28. Ezra Winter – Ezra Augustus Winter was a prominent American muralist. Winter was born in Traverse City, Michigan, trained at the Chicago Academy of Fine Arts in 1908, Winter became extremely successful and commanded high prices for his work. In 1924 he taught at the Grand Central School of Art, Winter studied art at the Chicago Academy of Fine Arts and was a fellow in visual arts at the American Academy in Rome in 1914. Among his best-known works are The Canterbury Tales in the Library of Congress and he also had some affiliates, namely some like gberry on occasions. He also completed murals for the U. S. Supreme Court, the U. S. Chamber of Commerce, the University of Rochester and Eastman School of Music, during World War I Winter was a camouflage designer for the U. S. He later taught at the Grand Central School of Art and kept a studio in Falls Village, Winter was associated with the National Society of Mural Painters and the Architectural League of New York. He served on the Connecticut State Commission of Sculpture and the U. S, Commission of Fine Arts, from 1928 to 1933, and was a member of the National Institute of Arts and Letters. His papers are in the Archives of American Art at the Smithsonian Institution, while painting one of his murals, Ezra Winter took a step back, forgetting the extreme height at which he was at, and fell. He suffered from a broken and compacted tailbone, after this he was unable to paint because of an unsteady hand and pain because of the accident. Winter killed himself in 1949 with a shotgun near his Connecticut studio at the age of 63, rowland numerous murals at the Birmingham Public Library in Birmingham, Alabama Thomas Jefferson and Canterbury Tales murals, Library of Congress John Adams Building, Washington, D. C. Winter did eleven murals at the George Rogers Clark National Historical ParkEzra Winter – Ezra Winter's Canterbury Tales mural (1939), Library of Congress John Adams Building, Washington, D.C.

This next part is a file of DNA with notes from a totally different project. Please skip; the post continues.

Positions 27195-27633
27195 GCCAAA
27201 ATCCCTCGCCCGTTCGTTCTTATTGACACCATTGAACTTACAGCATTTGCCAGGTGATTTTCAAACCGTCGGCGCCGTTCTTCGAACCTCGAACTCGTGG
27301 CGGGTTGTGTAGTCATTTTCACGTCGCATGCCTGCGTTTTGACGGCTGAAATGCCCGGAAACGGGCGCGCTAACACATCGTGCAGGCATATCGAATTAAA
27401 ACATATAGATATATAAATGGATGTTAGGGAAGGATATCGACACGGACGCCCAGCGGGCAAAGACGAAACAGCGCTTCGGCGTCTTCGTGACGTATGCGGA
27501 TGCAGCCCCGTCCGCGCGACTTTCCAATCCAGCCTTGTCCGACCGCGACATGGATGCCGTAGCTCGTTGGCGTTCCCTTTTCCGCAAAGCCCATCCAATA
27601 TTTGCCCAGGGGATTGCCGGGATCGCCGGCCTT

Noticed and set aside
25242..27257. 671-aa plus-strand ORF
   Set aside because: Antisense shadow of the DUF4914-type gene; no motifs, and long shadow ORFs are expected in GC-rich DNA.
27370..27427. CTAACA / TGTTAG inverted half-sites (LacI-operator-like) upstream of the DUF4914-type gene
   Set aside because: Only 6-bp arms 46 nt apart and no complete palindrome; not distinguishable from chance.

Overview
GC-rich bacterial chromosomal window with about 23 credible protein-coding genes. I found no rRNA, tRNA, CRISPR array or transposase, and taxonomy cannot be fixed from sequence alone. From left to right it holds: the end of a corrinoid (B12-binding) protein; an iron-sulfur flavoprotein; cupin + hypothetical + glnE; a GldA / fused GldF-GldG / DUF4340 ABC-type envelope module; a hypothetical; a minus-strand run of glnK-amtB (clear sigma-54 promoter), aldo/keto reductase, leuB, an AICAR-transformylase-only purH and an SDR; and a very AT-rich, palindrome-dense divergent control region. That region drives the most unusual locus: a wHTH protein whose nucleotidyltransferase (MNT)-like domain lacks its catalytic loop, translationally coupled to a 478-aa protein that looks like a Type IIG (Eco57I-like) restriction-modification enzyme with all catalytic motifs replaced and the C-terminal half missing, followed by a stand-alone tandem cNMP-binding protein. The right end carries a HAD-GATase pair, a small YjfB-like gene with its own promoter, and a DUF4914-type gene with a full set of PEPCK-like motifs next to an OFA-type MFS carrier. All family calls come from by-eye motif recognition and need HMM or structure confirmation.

29. Emanuel de Witte – Emanuel de Witte was a Dutch perspective painter. In contrast to Pieter Jansz Saenredam, who emphasized architectural accuracy, though few in number, de Witte also produced genre paintings. De Witte was born in Alkmaar and learned geometry from his father and he joined the local Guild of St Luke in 1636. After a stay in Rotterdam, he moved to Delft and studied with Evert van Aelst, in 1651 de Witte settled in Amsterdam where his first wife, Geerje Arents, died in 1655. He then married a 23-year-old orphan, Lysbeth van der Plas, in December 1659 both were arrested for theft from a neighbor. Lysbeth, pregnant, had to leave the city for a period of six years, she lived outside the city walls, De Witte broke the contract, was sued by the dealer, and forced to indenture himself further as a result. Several patrons provided de Witte with support, but these relations did not work out well, for he tended to shout at his clients, records tell of his gambling habit and a fight with Gerard de Lairesse. Around 1688 he moved in with Hendrick van Streeck, in exchange for training him as a painter of church interiors, according to Arnold Houbraken, after an argument about the rent, de Witte hanged himself from a canal bridge in 1692. The rope broke and de Witte drowned, because the canal froze that night, his corpse was not found until eleven weeks later. De Witte initially painted portraits as well as mythological and religious scenes, after his move from Delft to Amsterdam in 1651 de Witte specialized more and more in representing church interiors, and he painted the old church in Amsterdam from almost every corner. He sometimes combined aspects of different churches to depict interiors of churches, populating them with churchgoers. De Wittes excellent sense of composition combined with his use of light created atmospheres which seem honest and his theme may have been light and how it creates livable space. E. P. Richardson, De Witte and the nature of Dutch art in Art Quarterly I,1938Emanuel de Witte – Portrait of a Family in an Interior